However, the specific “PRN” I wrote on the top of the list does indeed refer to medication.  My doctor has told me to take extra Thorazine when I am symptomatic.  I am not particularly cooperative about taking it.  I have to be reminded, often several times.  Taking PRN medication is the first recommendation on the list; the remaining tasks follow as the medication takes effect.  I do not receive full benefit from Thorazine until after an hour has passed, though I feel some effect after 20 minutes.  By the time I have taken a shower, some of that medication is already in my system.

The first group of instructions contains specific tasks.  Do this, do that.  When I first come upon a list, overwhelmed by my need of such list, I want to know right away what to do, and the list tells me: PRN, shower, exercise, write, read, clean.  Verbs.  The next set of instructions tells me to stick to the list, and to write yet another list if necessary–pro re nata–and to stick to that list, too.  Following are some instructions that I am to do inside my head.  The next set has to do with my dealings with others, that is, outside my head, and the final set touches upon matters of lifestyle.

I do know that I put a great deal of thought into my list, but I also know that I didn’t write it with the same care as those who wrote the Alcoholics Anonymous 12 Steps or The Lord’s Prayer.  Nonetheless my list came out neatly packaged and so I typed it up and put a copy in my kitchen and made copies of the file in various virtual folders.  And backed it up on floppy (the preferred method used when Dr. Mosley was my therapist).  Periodically, I e-mail the list to a curious friend, copied and pasted into an e-mail; friends may or may not find the list useful, but they are generally thankful.  Sometimes we exchange lists; it is common for therapists to have their patients write out “coping” or “survival” lists, lists of medications they take along with doses, or lists of contact telephone numbers, numbers of people on their treatment team, supportive friends and family, emergency numbers, and so on.  Hospital staff generally write lists like these for patients upon discharge; even emergency rooms discharge patients with written instructions for aftercare.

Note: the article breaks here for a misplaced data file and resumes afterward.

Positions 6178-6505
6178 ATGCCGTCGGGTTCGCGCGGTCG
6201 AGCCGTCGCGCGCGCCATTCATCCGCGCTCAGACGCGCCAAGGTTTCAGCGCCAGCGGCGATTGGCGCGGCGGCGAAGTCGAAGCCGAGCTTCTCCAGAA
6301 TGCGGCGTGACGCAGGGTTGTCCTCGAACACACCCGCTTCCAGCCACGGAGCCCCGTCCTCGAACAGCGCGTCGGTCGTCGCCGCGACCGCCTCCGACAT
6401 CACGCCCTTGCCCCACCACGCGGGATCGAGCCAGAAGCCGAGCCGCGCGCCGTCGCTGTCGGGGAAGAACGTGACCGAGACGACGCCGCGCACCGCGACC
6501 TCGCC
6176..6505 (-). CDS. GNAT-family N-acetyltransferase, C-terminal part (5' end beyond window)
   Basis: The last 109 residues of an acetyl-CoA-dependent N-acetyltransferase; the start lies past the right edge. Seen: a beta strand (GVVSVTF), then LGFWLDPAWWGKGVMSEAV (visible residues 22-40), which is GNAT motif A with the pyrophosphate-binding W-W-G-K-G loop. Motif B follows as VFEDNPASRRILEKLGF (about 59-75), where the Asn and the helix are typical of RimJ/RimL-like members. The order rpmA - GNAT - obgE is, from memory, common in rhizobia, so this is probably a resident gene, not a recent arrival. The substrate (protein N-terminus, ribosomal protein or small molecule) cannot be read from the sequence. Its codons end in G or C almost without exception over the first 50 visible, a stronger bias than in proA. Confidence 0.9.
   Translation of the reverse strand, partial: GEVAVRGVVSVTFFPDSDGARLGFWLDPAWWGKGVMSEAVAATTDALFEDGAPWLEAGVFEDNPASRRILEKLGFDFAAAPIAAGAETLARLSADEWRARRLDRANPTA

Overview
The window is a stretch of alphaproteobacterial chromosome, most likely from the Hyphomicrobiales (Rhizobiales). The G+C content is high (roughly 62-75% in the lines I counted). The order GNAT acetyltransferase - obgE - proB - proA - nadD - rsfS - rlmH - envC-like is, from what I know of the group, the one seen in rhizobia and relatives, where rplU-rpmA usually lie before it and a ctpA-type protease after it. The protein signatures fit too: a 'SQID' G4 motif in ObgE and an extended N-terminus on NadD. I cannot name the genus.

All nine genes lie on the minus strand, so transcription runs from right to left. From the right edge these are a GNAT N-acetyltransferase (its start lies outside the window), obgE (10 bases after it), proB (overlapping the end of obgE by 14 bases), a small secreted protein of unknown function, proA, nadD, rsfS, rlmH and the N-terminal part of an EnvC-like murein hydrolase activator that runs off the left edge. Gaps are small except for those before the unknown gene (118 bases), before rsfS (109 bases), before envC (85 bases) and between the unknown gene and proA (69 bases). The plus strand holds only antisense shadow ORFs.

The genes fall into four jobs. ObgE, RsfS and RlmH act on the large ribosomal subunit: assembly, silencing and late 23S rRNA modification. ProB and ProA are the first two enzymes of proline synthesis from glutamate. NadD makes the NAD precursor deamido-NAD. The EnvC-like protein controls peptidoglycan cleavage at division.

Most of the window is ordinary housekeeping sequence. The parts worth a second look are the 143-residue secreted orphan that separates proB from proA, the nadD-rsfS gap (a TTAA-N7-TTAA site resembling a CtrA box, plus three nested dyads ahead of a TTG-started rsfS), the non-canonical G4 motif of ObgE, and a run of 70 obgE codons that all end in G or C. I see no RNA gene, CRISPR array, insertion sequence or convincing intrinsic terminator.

When I look at this list now I am impressed with how simple the steps appear.  There is very little dependence on material objects or certain other people; nothing has to be at the “right place at the right time.”  Granted, a full shower will not always be available, nor will a vacuum cleaner, but the list can be adjusted according to the instruction, “Make a list of what I’m going to do and do it.”